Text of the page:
Emerging Manager Definition and Life Cycle

The Emerging Manager Program has compiled guidance including a Universal Definition and Life Cycle Stages to assist in consistent screening, monitoring and progression of potential candidates for inclusion in the program, independent of asset class considerations.

The Fund’s Emerging Manager Universal Definition includes characteristics such as:

  • majority owner-managed;
  • verifiable successful track record in the proposed strategy;
  • manager orientation towards investing to build an institutional investor-ready firm;
  • sound compliance and operating standards;
  • institutionally-trained professionals;
  • firm’s principals have years of experience working in the strategy and with each other; and
  • fiduciary practices.

Life Cycle Considerations

Within a portfolio approach, the Fund and program partners seek to diversify exposure by stage of emerging manager life cycle. Informed by the 2018 survey, the following are guidelines often considered when the Fund considers business life cycle stages.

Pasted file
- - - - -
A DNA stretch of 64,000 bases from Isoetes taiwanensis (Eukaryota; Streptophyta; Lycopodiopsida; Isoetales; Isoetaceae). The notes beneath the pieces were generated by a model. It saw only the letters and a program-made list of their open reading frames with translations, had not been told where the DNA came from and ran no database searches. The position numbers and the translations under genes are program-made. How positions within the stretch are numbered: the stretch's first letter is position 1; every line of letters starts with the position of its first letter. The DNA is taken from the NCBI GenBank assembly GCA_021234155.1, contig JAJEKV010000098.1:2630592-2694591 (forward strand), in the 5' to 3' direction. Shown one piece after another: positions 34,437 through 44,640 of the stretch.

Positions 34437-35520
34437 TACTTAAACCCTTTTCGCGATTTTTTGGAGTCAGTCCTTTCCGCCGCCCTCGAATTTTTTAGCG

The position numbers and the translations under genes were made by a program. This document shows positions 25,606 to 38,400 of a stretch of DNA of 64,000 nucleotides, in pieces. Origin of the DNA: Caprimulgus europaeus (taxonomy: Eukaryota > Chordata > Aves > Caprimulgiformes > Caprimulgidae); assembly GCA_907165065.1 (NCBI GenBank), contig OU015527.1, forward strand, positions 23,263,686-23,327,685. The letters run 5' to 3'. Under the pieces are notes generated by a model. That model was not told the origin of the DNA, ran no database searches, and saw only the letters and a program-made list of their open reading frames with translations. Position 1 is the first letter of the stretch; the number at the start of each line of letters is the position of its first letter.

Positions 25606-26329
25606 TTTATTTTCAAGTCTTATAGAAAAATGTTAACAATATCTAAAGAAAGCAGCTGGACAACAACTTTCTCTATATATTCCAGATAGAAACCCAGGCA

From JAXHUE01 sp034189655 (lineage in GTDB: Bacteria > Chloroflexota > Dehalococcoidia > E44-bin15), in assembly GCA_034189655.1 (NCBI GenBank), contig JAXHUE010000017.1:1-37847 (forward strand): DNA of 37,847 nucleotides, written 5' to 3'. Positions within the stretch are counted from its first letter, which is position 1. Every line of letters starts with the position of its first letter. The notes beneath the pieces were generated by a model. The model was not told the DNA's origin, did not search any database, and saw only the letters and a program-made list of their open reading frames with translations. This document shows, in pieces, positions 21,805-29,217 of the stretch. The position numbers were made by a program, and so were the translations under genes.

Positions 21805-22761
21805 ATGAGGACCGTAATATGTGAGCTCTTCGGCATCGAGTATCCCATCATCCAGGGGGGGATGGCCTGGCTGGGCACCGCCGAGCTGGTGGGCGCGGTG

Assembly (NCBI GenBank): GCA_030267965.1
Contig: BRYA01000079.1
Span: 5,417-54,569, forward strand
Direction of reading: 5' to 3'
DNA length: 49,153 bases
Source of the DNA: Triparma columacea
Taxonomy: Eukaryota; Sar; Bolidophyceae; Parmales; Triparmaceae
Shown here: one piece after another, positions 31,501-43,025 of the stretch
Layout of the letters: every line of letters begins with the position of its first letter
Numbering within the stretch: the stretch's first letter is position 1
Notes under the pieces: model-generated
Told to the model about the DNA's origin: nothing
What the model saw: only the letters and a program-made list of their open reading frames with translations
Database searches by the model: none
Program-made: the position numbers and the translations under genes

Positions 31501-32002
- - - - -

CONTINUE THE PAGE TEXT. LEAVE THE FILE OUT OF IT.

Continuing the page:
Stage Traditional Attributes for the Stage
Seed & Early 

Firm typically has managed money for institutional investors less than five years

  • Access to sufficient capital to procure appropriate infrastructure;
  • Growing base of investors;
  • Access to sufficient capital for investment team build-out and co-investment in the strategy that is meaningful for alignment; and
  • Sufficient full-time staff with tenured industry experience.
Mid & Late
  • Well capitalized firm that shows positive operating cash flows;
  • Key internal infrastructure in place, with redundancies in mission-critical investing and operating processes;
  • Reasonable growth assets under management (AUM) in last three years;
  • Increased breadth of ownership and reduced key person risk; 
  • Increased diversification of investors by type of investor; and
  • Established appropriate environmental, social and governance (ESG) policies and procedures.